The most incisive guide to issues facing the American family today . . . An invaluable resource for anyone wishing to stay on the cutting edge of research on family trends.
-W. Bradford Wilcox
Associate Professor of Sociology, University of Virginia
Plenty of research over many decades has highlighted that married couples tend to do better financially than do their unmarried peers. True, two are better than one, but in addition, marriage seems to motivate a series of responsible behaviors that bode well for wealth accumulation. So it should come as no surprise that researchers are also interested in the effect that marriage has on a specific type of wealth accumulation—retirement savings, in the form of 401k contributions.
Geoffrey T. Sanzenbacher and Wenliang Hou of the Center for Retirement Research at Boston College seek to answer this question. They set up their research in an even more specific context. Millennials, they point out, are tending to marry later and later. And “While the overall trend in age at first marriage is clear, its implications for a decision about whether and how much to save for retirement are less clear.” “On the one hand,” the researchers continue, “a robust literature has shown that marriage tends to kick start saving for a house as individuals combine their possessions and make plans for having kids. On the other hand, the decision to save for retirement may be different.” So they seek to assess, first, if married people do in fact contribute more to 401k accounts, and second, if later marriage significantly impacts the amount of savings accrued.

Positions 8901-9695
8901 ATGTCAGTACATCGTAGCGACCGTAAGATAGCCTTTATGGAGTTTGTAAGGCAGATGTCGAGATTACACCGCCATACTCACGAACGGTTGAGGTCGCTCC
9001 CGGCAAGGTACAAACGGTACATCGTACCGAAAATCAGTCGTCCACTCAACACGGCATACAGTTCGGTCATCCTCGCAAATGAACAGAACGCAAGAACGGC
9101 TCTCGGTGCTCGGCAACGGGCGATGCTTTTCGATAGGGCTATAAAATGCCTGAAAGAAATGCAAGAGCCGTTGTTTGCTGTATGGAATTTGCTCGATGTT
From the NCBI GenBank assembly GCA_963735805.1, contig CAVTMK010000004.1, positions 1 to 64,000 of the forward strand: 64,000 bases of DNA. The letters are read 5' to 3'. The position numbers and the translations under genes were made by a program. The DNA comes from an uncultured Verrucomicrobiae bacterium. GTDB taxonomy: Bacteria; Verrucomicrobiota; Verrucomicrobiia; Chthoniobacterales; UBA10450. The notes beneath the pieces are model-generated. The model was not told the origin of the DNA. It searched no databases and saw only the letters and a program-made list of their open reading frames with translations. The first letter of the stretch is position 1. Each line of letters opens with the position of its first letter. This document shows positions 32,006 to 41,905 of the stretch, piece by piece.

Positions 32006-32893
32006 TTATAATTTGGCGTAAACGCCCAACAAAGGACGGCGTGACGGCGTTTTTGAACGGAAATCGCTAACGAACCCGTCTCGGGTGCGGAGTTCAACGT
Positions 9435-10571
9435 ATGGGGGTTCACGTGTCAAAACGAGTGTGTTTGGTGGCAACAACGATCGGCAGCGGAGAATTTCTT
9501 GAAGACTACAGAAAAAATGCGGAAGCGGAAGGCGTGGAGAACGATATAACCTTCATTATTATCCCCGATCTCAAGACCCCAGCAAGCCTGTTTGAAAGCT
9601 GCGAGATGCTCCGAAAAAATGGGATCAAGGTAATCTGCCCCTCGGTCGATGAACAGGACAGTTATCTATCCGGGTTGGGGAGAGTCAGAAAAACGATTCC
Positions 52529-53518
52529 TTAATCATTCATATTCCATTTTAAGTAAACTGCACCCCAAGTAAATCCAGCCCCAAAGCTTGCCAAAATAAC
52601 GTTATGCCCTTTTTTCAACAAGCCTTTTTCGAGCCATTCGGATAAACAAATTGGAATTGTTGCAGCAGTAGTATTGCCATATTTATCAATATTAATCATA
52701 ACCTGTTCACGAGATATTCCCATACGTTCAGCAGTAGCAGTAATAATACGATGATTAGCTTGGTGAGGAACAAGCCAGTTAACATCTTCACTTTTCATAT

To analyze this question, the researchers use data from the Survey of Income and Program Participation (SIPP), which they describe as “a panel survey on economic and demographic characteristics.” They link this data to W-2 records for a five-year period, spanning two years before the interviewees’ entrance onto the SIPP panel until two years after. The final sample size is 20,450 individuals.
The results should not be surprising. These results “suggest that both men and women increase their 401(k) participation and contribution rates after marriage,” although men increase their contributions more so than women, because their pre-marriage contribution rates tended to be lower. Furthermore, “Conditional on participating, the contribution rate shows the opposite trend by gender. After marriage, women increase their contribution rate by an average of 0.8 percentage point compared to only 0.3 for men.”
Next, the researchers examine the impact that a later marriage would have on 401k savings, by estimating how much savings individuals would have accrued by age 65 if they had married five years later. “The effect of delay,” they find, “while statistically significant in the regression, is small—a 3.1-percent decline in accumulated assets for men and a 3.4-percent decline for women.” The researchers believe this is “unlikely to make a large dent in retirement savings.”
In closing, they reiterate that “the net effect on retirement wealth is likely to be small and, in any case, solutions for this issue exist.” The researchers then highlight such “solutions” as automatic 401k enrollment and financial education. But the findings from this research brief are worth noting. As in most other behaviors, married couples tend to behave in a more responsible and far-sighted way than do their unmarried peers, and later marriage does have some effect—even if a small one—on individuals’ retirement savings.
(Geoffrey T. Sanzenbacher and Wenliang Hou, “Do People Save More After They Marry?” Center for Retirement Research Brief 19-7, Boston College, April 2019.)